Good code, Bad Code – It's all about good habits. – Printable Version


Good code, Bad Code – It’s all about good habits.deathshadowApr-22-2009 07:36 PM About six months ago I posted this on various forums, I figured I’d share it again here for those who aren’t afraid of reading or reason. I’ve also gone through and ‘punched up’ the text a bit. In a number of threads on various forums I have talked about coding habits and Minimalist Semantic Markup. The driving force behind MSM seems to be three rules I learned ages ago when home computing was more myth than fact. It is more than just the ‘semantic markup’ you hear mentioned, as being semantic is not enough. I coined the term ‘minimalist semantic markup’ combining my own minimalism with semantic markup for a reason, and am quite proud of the fact a few others have picked up on it. To review, those rules I learned three decades ago were: 1) Program interfaces should concentrate on the user FIRST. As a programmer put your ego aside and concentrate instead of what the user wants. 2) Proper formatting, indentation and good commenting can prevent more errors than an entire boatload of debugging tools. 3) The less code you use, the less there is to break. ———————————————- The first of these can be seen by the movement of separating content from presentation, and ‘flipping’ the design process around backwards to work with CONTENT FIRST. The content is what the visitor is coming to your website to see – EVERYTHING else is secondary, should not get in the way, and in general is not as important. If content is indeed the most important thing on a page, WHY THE DEVIL do ‘designers’ start out in a paint program drawing pretty pictures, then shoe-horning their content into it? Doesn’t sound right to me. Even if you have the pretty picture already done, the first step for turning it into a page should not be image slicing, but starting out with markup up the content semantically.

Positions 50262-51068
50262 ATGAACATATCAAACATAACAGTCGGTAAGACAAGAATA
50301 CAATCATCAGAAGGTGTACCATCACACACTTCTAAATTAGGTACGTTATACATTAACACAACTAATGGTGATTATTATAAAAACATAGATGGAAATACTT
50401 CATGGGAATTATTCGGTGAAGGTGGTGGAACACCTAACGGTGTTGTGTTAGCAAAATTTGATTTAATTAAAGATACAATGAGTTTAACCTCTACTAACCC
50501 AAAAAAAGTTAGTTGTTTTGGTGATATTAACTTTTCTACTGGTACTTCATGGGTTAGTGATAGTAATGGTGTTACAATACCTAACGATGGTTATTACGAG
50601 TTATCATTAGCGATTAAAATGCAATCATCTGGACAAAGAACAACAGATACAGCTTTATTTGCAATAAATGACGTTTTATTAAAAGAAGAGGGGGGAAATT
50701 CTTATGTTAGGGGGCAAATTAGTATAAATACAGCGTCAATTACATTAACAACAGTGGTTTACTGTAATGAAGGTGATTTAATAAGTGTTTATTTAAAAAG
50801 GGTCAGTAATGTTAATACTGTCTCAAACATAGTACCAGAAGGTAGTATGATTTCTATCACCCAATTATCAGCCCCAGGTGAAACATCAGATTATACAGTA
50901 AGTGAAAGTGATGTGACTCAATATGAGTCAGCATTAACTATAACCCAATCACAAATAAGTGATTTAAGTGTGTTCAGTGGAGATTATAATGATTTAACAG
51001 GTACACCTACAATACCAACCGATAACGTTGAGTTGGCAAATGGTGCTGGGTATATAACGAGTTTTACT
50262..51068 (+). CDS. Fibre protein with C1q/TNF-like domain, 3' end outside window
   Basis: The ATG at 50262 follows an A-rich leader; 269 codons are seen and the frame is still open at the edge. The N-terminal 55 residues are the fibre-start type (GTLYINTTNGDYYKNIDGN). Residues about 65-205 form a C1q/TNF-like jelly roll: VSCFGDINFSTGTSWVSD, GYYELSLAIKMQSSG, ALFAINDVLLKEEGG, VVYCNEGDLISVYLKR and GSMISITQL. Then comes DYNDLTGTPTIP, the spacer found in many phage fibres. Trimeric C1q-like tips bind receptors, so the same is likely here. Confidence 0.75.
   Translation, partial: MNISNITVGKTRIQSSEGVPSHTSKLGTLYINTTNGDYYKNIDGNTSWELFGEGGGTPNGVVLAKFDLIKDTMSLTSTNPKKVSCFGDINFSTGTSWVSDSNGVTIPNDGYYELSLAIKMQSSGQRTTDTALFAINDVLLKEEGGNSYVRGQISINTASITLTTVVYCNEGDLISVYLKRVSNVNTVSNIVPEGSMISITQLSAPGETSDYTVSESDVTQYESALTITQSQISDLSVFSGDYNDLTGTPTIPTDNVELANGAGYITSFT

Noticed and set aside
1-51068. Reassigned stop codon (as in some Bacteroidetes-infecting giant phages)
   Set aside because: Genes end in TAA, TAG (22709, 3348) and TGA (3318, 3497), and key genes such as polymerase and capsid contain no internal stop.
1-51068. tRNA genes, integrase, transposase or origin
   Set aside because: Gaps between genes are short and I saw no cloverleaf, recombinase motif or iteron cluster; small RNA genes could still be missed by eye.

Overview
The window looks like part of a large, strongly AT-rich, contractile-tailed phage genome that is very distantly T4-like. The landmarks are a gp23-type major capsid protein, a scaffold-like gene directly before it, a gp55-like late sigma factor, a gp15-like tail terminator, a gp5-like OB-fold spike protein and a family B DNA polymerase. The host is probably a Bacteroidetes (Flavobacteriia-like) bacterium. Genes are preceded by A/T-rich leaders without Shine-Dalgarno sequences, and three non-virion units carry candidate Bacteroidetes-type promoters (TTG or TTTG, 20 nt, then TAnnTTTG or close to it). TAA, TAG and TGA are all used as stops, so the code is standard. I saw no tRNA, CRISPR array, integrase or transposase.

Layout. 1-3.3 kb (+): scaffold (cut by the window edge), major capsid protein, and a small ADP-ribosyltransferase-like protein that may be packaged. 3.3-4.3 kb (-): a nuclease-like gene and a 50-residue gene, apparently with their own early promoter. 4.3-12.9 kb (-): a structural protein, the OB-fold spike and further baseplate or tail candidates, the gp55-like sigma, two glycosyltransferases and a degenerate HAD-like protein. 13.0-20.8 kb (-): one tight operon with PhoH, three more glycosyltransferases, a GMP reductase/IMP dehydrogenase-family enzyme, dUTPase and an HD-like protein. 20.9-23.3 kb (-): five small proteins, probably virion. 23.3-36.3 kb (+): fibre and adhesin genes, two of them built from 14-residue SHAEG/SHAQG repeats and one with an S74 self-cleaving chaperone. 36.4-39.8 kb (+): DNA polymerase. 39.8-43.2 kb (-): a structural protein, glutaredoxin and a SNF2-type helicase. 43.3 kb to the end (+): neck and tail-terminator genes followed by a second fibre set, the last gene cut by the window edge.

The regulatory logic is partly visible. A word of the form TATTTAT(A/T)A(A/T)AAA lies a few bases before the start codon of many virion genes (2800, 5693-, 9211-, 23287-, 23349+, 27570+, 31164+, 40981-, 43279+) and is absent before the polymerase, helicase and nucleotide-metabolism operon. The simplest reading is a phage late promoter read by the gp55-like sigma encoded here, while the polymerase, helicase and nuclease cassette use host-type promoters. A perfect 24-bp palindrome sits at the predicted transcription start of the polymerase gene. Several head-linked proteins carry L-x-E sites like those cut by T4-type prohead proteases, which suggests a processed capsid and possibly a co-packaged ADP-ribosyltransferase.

My design process, and the one the handful of us advocating the concept of ‘MSM’ are advocating, is that you markup your content first using semantic markup with NO CONCERN for what the final page is going to look like. Certainly you might include some DIV containers to group various ‘sections’ like content and sidebar together, and a master #container div is always a good idea, but apart from that when making your HTML the last thing you should be thinking is ‘appearance’. What you should be thinking about is WHAT IS IT I am marking up. Is this a heading, is this heading a subsection of the previous heading or kin to it? If it’s kin, is the previous heading a h1? If so then it shouldn’t be. Is this a content paragraph? These italics I’m seeing in my copy, is it because of a book title like Moby Dick or text that is getting special emphasis – if you know what I mean. These images I’m adding, are they actually part of the page content warranting an image tag, or are they strictly presentational belonging in the CSS?

Once you have ALL of the content that is going on the page marked up, you start making your layout in CSS, bending that HTML to your will. Wherever possible adding to the html any sort of presentation or extra hangers should be avoided – though inevitably things like image sandbags may be required for things like glider-levin image replaceemnts or sliding doors. Most importantly TEST every major ‘section’ change in EVERY browser you can lay your hands on AS YOU GO. Time and time again you see on forums people asking “I have this layout completed in FF, and it’s broken in IE” – Their biggest mistake was completing the layout before even THINKING about testing it!

Then and ONLY then should you start up the goof assed paint program to hang graphics on your layout, or try to slice up that PSD made by the ‘designer’ who wouldn’t know accessability from the hole in their tuchas. ———————————————-

The second rule is one people have gotten incredibly LAZY about. Over-reliance on tools like htmlTidy, and rubbish like code completion and the ‘acid trip’ colour syntax highlighting have gotten programmers out of the habit of bothering to JUST WRITE CODE CORRECTLY IN THE FIRST DAMNED PLACE! If you master the tab key, don’t go nuts trying to compress everything to a single wrapping line (that **** really torques my nuts) and learn what tags are deprecated in your doctype – guess what? The only thing validation is likely to be needed for is checking to typo’s.